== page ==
You want to buy a home, but you don’t fit the mold. Maybe your income is too low or the house is too expensive. You may own your own business. Credit problems or a shortage of cash for a down payment could stand in your way.There are many ways around problems like yours. We’ve collected a few solutions here.

Just starting out?

Do your research: This is a great time to be buying your first home. Lenders and government agencies are working overtime to help you clear that first hurdle — the down payment. Some programs help first-time buyers qualify for as little as 3 percent down. Check out an overview of these programs and an analysis of the pros and cons. Some institutions offer their own programs. For a list of state agencies that may be able to answer your questions, click here.

Credit problems?

Clean it up: Your ability to get a loan rests largely on a network of credit reporting agencies. This credit report often is a critical factor in credit scoring systems that lenders use to issue mortgages. So, if you’re considering buying a home, it’s a good idea to check your credit report to find out where you stand — and make sure it’s correct. If you can’t resolve all the problems, be sure you understand what less-than-perfect credit means.

Ready to apply? Perservere: Sometimes it’s not a question of getting turned down. It’s just that the loan you applied for may not be the loan you are ultimately approved for. The mortgage lender may offer a different program or a counter offer. Or the lender may grant the loan, but with certain conditions to be met before closing. Consider these solutions. If you are buying a condo or looking for a no-documentation loan, you may have additional hurdles.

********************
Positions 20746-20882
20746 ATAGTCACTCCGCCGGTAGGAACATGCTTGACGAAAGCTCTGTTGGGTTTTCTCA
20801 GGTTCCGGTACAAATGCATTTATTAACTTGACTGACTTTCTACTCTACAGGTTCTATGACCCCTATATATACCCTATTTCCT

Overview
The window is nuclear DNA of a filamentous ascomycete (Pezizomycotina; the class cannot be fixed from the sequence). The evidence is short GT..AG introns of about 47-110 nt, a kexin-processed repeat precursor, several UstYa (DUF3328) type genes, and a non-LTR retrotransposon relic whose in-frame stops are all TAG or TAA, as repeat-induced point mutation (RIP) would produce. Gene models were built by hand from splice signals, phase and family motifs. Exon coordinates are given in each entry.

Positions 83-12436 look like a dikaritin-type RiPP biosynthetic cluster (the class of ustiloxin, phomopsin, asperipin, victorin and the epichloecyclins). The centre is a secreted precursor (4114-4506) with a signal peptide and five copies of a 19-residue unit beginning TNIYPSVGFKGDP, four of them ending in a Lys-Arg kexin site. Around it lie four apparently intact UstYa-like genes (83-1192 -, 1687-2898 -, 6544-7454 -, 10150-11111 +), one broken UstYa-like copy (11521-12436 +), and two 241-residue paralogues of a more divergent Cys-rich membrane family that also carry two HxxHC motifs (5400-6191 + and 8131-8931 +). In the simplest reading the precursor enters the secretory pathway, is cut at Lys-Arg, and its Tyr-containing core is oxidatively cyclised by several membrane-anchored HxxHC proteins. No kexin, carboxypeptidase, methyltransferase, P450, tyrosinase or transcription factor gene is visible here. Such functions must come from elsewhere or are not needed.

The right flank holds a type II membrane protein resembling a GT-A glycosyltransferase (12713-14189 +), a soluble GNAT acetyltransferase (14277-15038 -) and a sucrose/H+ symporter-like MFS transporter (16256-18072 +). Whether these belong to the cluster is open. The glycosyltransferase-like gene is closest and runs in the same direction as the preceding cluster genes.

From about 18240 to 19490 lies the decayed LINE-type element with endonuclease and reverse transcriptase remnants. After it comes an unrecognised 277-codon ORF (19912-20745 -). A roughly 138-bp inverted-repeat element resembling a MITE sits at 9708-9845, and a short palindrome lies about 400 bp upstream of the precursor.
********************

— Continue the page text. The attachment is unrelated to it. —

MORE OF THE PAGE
Still worried about qualifying? Consider subprime borrowing: The bad credit problem traps plenty of people, but a booming business among so-called “subprime” lenders means money likely will be available. Read this in-depth look at the subprime market and check out lenders who offer these subprime loans. After a few years of establishing good credit under a subprime loan, you can refinance with a conventional loan, too.

Cash-flow problems?

Don’t give up on that dream home: If the home you have your heart set on costs more than a certain limit, it qualifies as a “jumbo” loan and the rate will be higher. In 2002, jumbo loans begin at $300,700. The amount changes yearly. You may qualify in most respects for that fancy home, but be short on cash because you are selling another home. You may want to look for a “bridge loan” to span the gap between the two transactions. But, experts advise caution on these costly loans. There are other more exotic solutions, one of which involves using stocks and bonds as collateral. Be sure to check Bankrate.com’s jumbo mortgage rates before locking in.

Do you have concerns not addressed here? Let us know what they are and we will try to help you find the answers. Submit your questions here.